“Can you translate at a meeting I’m holding?” “Do we need our company’s webpage interpreted?”
Language translation . . . or is it language interpretation? What does it all mean? And which service do you need? You don’t want to have to spend hours researching vendors to find out.
While the terms are often used interchangeably in general, there are actually distinct differences in the meaning within the language services industry. Language translation and interpretation are two separate professional language disciplines that share the common goal of taking information in one language and converting it to another. Both require a deep knowledge of the working languages as well as the ability to comprehend the source and target languages. Vendors may tell you they specialize in both services, but how do you really know which one has the best and most relevant qualifications?
Understanding the differences will help you look for (and find) exactly which service provider you need while ensuring that you hire the most qualified resources to address your particular language needs.
You say “poe-tay-toe.” I say “poe-tot-toh.”
Okay – so there is a bit more difference than how one says “potato” – so let us clear it up.
Simply put, language translation is a form of communication that takes a message from the source language and converts it to a target language without throwing in additional commentary. It includes but is not limited to books, essays, legal documents, medical records, websites, user manuals and subtitles. Oftentimes translations are done on a computer with additional resources such as a and other translation tools to provide clarification and guidance.
On the other hand, interpretation is on-the-spot and involves direct contact with the speaker and audience. The interpreter speaks both the source and target languages and can provide support to help carry out a conversation. This language professional serves as a live communication link between people speaking different languages by listening to the source language and verbally communicating the intended message in the target language, instantly and accurately without the use of dictionaries or reference materials. Interpretation services may be required when two or more people speak different languages and need to have a conversation at business meetings, medical appointments, legal proceedings and large community events, among other settings.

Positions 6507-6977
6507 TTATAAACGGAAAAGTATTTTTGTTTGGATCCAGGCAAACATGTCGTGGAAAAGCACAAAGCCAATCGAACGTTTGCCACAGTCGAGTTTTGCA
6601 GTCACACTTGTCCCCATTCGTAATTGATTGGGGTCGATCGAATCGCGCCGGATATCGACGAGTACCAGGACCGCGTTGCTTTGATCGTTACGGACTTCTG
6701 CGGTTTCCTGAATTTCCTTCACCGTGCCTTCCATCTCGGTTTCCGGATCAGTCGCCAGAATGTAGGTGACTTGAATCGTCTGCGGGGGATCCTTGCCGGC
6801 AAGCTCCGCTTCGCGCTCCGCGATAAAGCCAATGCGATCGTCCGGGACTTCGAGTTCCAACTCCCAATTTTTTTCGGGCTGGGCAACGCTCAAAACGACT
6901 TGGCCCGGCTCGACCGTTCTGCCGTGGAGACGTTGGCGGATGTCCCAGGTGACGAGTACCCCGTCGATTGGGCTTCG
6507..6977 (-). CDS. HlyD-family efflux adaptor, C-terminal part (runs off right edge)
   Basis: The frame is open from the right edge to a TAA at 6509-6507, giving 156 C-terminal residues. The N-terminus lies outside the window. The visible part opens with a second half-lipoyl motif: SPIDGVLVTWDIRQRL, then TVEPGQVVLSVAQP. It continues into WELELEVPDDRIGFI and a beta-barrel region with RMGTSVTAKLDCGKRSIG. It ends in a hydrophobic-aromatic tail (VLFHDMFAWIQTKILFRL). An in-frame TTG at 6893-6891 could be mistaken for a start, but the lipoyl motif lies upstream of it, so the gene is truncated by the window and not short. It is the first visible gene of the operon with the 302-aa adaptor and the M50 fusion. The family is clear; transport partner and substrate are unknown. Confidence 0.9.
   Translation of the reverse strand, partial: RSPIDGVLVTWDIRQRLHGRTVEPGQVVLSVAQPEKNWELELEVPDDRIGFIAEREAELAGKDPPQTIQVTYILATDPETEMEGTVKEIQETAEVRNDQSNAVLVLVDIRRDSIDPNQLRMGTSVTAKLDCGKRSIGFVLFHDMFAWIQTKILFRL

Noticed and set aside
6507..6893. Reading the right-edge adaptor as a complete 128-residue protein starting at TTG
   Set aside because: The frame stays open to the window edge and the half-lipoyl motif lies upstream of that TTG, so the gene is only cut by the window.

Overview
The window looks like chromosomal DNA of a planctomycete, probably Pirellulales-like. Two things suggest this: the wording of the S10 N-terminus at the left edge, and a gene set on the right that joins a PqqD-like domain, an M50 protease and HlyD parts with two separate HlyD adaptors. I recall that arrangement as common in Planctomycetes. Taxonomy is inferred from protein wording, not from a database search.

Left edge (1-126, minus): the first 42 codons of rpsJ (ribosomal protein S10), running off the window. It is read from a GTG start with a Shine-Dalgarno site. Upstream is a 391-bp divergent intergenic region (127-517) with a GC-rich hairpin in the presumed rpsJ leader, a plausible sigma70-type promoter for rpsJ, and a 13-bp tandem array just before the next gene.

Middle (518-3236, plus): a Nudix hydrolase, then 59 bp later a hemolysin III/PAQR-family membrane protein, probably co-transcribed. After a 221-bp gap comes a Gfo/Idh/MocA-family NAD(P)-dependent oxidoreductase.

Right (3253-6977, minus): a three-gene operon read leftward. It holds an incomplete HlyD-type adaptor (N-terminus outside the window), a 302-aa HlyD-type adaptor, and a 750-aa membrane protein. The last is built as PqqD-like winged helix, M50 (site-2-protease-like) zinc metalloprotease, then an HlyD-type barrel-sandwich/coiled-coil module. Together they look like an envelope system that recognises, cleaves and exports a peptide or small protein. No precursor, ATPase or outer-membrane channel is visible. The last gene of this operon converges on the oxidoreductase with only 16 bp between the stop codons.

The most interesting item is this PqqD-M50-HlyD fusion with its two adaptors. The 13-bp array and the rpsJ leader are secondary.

Skillsets of a translator
Language translation encompasses a variety of industries, content types, file formats and project types; therefore the translators typically specialize in a particular field and are extremely knowledgeable in that area. At Indopak, we draw from a pool of highly experienced translators who specialize in certain fields or industries—and we match up the right translator with the client’s specific project needs. These individuals are exceptional writers who pay particular attention to detail and accuracy. They reside in the target country, are native speakers of the target language and are immensely familiar with the cultures associated with both languages. All of this gives linguists the ability to successfully render translated material while retaining the original meaning, intent and tone of the message.
Skillsets of an interpreter
An interpreter must have the ability to communicate the message both ways while keeping the tone of voice, body language and facial expression consistent. Because interpreters translate from speaker to audience and back without the use of dictionaries or reference materials, they must possess strong listening skills, quick thinking, excellent public speaking and the ability to effectively understand and communicate verbally in both languages from either direction.
What it means for your business
Whether your business model requires language translation or interpretation, or maybe some of both, it is important to understand the different skillsets involved so you can be sure you’re hiring the right resource—and not squandering time by researching the wrong kind of service provider.
Finding a translator or interpreter who is qualified can certainly be a daunting task. The simple fact of speaking two or more languages alone just doesn’t cut it. For instance, using non-qualified translators leads to poor-quality work with mistakes ranging from poor grammar to awkward phrasing to completely inaccurate information.
If you’re in the market for language translation and/or interpretation services, make sure the language service provider you’re considering has quality methodology and accreditation, such as ISO certifications, expertise in your subject matter and a proven process for lining up the right resources.
Now that you understand the difference, the only part left is figuring out which resources are best suited for your language needs. Visit our website or send us an email if you’d like to chat more about our language services! And of course, you’re always welcome to drop us a note right here.